Saturday, 19 February 2011

A black spot on the translation profession

Translators go to great lengths to be treated seriously as skilled, well-educated and knowledgeable professionals. Regardless whether we work for an agency or direct clients, we take a lot of care to deliver excellent translation, possibly the best one we have ever done, after all, there has to be some progress, right? Moreover, in order to contribute to the good reputation of our profession, we will do whatever is in our power to create a perfect online profile, we will interact with other translators, share experiences and tweet like crazy picking up the best links to feed other brains. We are also ready to time and time again educate those sceptical clients that we are not just transcribing one word after another but that in fact we do valuable work, pay attention to detail, we have a quality control process in place and so on.
However, it’s not all about image; in order to excel in our work, we specialise in various fields, read everything from leaflets to scholar works, do extensive research, create a collection of glossaries and learn and learn and learn. We do all these things (and many more) to be respected and valued for our hard work ... and then we hear about some people who deliver texts translated solely by Google Translate, claim that this is their work and call themselves “Translators”.
Personally, I have nothing against Google Translate, this is an excellent tool but only when used wisely, i.e. mainly for one’s own use, when looking for a way to say ‘happy birthday’ in German, for example. Automatic translation is not a substitute for a human translator and this is something that everyone in this profession is perfectly aware of. Yet, some of the so called ‘translators’ think that they can get away with providing an automatically translated text and being paid for it, even though they have been told that this is a scientific article that will be published!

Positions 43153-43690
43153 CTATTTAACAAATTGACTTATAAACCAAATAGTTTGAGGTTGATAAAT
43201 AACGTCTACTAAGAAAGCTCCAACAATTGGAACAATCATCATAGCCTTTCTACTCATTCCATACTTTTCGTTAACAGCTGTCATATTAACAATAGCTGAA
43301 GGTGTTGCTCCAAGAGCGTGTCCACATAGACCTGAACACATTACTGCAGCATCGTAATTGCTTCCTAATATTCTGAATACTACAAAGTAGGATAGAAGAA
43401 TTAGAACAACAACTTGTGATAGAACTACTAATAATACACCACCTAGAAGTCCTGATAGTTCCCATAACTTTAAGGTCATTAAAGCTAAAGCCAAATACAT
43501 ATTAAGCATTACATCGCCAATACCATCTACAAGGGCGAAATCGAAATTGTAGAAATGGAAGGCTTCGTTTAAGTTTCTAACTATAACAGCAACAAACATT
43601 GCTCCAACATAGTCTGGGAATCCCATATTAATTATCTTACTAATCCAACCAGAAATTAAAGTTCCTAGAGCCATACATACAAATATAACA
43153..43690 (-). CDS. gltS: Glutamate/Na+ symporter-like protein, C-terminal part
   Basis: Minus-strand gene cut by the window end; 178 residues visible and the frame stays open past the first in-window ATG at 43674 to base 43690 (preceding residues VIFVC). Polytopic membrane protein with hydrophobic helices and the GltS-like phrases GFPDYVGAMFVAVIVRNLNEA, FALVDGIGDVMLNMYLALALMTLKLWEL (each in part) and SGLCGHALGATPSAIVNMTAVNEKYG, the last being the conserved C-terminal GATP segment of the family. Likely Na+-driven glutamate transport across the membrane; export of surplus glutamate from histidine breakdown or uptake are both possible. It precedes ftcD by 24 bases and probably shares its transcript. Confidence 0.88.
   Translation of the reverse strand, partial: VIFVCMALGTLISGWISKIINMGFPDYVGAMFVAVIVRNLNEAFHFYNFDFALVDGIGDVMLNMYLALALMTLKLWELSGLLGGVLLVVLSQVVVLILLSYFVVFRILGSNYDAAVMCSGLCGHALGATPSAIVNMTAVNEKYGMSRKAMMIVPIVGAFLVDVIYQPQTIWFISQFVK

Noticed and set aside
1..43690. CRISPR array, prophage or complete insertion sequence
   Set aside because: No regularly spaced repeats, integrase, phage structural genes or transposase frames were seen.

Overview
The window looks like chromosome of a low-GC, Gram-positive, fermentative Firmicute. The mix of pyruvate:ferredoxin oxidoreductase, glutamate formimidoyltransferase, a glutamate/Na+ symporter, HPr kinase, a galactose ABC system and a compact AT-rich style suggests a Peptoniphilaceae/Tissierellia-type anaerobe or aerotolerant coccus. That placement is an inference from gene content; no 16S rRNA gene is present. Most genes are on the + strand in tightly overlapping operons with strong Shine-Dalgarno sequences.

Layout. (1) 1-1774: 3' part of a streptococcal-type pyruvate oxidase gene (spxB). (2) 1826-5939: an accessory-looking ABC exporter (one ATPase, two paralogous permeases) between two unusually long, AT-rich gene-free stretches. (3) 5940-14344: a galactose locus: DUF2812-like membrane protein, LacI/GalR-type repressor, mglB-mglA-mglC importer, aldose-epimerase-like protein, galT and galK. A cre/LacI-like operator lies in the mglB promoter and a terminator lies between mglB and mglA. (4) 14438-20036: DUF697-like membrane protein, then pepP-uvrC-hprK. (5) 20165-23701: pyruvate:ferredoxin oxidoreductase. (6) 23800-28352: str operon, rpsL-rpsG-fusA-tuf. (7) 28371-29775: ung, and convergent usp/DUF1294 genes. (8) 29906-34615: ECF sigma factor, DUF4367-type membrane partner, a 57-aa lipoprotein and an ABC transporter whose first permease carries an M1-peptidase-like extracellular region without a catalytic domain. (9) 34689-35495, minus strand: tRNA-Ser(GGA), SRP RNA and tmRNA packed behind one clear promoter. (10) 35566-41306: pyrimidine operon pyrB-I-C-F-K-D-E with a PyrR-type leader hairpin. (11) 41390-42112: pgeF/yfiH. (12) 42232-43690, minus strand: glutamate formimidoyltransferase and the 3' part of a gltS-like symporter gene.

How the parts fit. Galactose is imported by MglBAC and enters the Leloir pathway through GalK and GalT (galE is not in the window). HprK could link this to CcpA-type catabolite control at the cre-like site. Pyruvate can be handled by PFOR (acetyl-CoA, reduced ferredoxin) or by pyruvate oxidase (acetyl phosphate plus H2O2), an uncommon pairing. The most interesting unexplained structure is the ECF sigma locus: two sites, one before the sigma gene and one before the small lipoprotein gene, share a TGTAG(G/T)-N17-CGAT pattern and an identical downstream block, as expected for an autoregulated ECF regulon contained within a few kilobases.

Let’s be frank, this is simply cheating, and a rather nasty one as it effects not only the con artists themselves but it also hits the translation profession. An agency, having experienced the disappointment of working with a ‘Google Translator’ will be wary of taking up new translators and set out lower rates having in mind the risk factor that comes along. As for the clients, there is no need to explain how disastrous the effect of delivering an automated translation will have for translators’ reputation. Just imagine yourself being in a fancy restaurant where you are served a ready-made microwave meal apparently prepared by a ‘chef’.
I simply cannot imagine what is in the minds of those who prefer to serve a ready-made microwave translation. What do they want to achieve – a quick and painless way to generate some income? Do they expect to get away with it every time? Are they aware of the effect it has on the translation profession? If you share my concerns, feel free to leave a comment, I would love to hear from you.

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